There has been much debate around exactly what improvements Samsung has brought to the table with the Galaxy S3 over the S2 and a big part of that discussion has concentrated on the two smartphones’ displays.

While many users have agreed that the S3’s screen is a natural evolution from the S2’s panel, there have been more than a fistful of critics disagreeing with that opinion, which has led to Samsung officials issuing statements defending the new display.

Naturally, that hasn’t completely calmed the criticism “storm”, but maybe DisplayMate’s most recent in-depth analysis will manage to do just that. According to what looks like a very objective report and comparison based simply on raw numbers, as well as extensive lab tests and measurements, the S3’s display is indeed an evolution from the S2’s panel, which itself is much better than the original Galaxy S screen in most areas.

The report is truly an in-depth one and might be a bit boring and overly “nerdy” for some of you, which is why we will try to very quickly summarize it and put it in a more mundane wording.

Galaxy S vs S2 vs S3 screens

By far the juiciest part of DisplayMate’s analysis is the comparison between the S, S2 and S3 displays. As expected, the Galaxy S3 comes on top quite clearly, but surprisingly (for many) the differences between Samsung’s latest flagship and the S2’s screen are not exactly “critical”.

It was a widely known fact that the S3 HD Super AMOLED screen comes with more pixels and sub-pixels per inch than the S2 Super AMOLED Plus panel, but when talking about brightness the new “beast” is actually not as competitive as the old one. In fact, the S3 comes with a poorer measured maximum brightness than even the original Galaxy S, so that’s not very good for Samsung. Then again, the screen reflectance helps make the S3’s brightness downsides not as visible in real use as you would think by looking at the raw numbers.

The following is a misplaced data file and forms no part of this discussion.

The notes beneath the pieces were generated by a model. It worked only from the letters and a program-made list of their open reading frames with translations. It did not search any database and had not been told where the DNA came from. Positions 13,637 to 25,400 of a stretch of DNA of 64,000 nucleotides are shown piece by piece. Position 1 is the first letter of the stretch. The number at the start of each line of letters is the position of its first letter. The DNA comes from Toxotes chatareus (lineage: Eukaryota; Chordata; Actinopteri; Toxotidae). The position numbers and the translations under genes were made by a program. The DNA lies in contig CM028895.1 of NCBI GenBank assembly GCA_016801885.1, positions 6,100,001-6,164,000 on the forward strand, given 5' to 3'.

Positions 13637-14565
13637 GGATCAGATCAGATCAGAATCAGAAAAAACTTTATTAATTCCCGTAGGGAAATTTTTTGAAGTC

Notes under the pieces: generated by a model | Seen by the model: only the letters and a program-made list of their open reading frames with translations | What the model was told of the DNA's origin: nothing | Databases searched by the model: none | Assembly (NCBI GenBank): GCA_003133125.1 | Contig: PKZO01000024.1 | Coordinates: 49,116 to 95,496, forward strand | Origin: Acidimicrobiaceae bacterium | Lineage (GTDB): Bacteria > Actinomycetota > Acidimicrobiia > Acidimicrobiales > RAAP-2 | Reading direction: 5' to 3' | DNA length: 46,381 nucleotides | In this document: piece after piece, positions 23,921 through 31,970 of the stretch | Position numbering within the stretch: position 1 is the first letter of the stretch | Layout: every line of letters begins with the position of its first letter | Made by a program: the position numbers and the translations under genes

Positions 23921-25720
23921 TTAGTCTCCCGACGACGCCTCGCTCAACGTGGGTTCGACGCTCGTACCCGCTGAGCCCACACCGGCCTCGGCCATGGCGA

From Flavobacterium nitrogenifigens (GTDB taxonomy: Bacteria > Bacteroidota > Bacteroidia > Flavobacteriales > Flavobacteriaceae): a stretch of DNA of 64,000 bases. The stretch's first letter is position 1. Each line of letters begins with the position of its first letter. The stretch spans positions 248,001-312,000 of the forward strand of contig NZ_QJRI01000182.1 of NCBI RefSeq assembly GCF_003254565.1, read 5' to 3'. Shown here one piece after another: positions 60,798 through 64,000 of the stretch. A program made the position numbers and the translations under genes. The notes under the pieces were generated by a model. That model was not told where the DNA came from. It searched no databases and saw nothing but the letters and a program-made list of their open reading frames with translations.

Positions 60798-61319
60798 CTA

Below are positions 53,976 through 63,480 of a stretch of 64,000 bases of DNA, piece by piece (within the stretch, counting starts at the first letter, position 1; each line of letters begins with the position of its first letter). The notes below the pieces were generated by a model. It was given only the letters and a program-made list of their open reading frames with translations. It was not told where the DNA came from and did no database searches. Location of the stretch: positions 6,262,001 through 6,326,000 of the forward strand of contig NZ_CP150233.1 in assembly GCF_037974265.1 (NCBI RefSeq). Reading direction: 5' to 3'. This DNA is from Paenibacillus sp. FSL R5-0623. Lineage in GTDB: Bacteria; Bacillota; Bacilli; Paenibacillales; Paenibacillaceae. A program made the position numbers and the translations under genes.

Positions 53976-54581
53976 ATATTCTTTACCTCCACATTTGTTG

On the other hand, what makes the S3’s panel noticeably better and more competitive than its predecessors is the improved power efficiency, as well as the very smooth intensity scale and image contrast. In terms of power management especially, the new display performs significantly better, having a 5.6 hour running time at maximum display power (the S2 has only 4.4 hours).

As for the duel between the S2 and the S screens, this is pretty easily won by the former, mostly due to the higher brightness levels, color depth, reflection and contrast ratio.

OLED evolution in Samsung Galaxy S smartphones

While I’m sure that most of you will be interested primarily in the head-to-head battle between the S Series’ screens, DisplayMate’s report actually insists more on Samsung’s OLED evolution and in suggesting ways to drive the technology forward in the future.

If you’ll take a look at the report in full, you’ll notice that its author, Dr. Raymond Soneira, is mentioning more than just a couple of times that the technology “needs work”. Samsung’s “marketing policy” is especially criticized for crippling the OLED evolution, as most of S3’s issues come from the company’s desire to make the most competitive, brightest and power efficient display while keeping its thickness obscenely low.

Be that as it may, the report clearly states that Samsung has greatly evolved over the past years, having the potential to make OLED the future standard for smartphone screens. S3’s panel is better than the original Galaxy S display in practically every area, but there are a few of these areas that Dr. Soneira feels they haven’t been really pushed to their full potential.

There are many mentions of the OLED vs LCD battle in the report too, but as you might imagine there unfortunately isn’t a definitive conclusion to be drawn just yet.

Hoping that our little sum up (who didn’t turn out to be so little after all) didn’t bore you to tears already, we recommend all you “closeted” geeks out there to head over to DisplayMate and at least try to read the report in its fullness. There are truly very many interesting things to find out about Samsung’s OLED screens, the technology in general, and the comparison between OLED and LCD.


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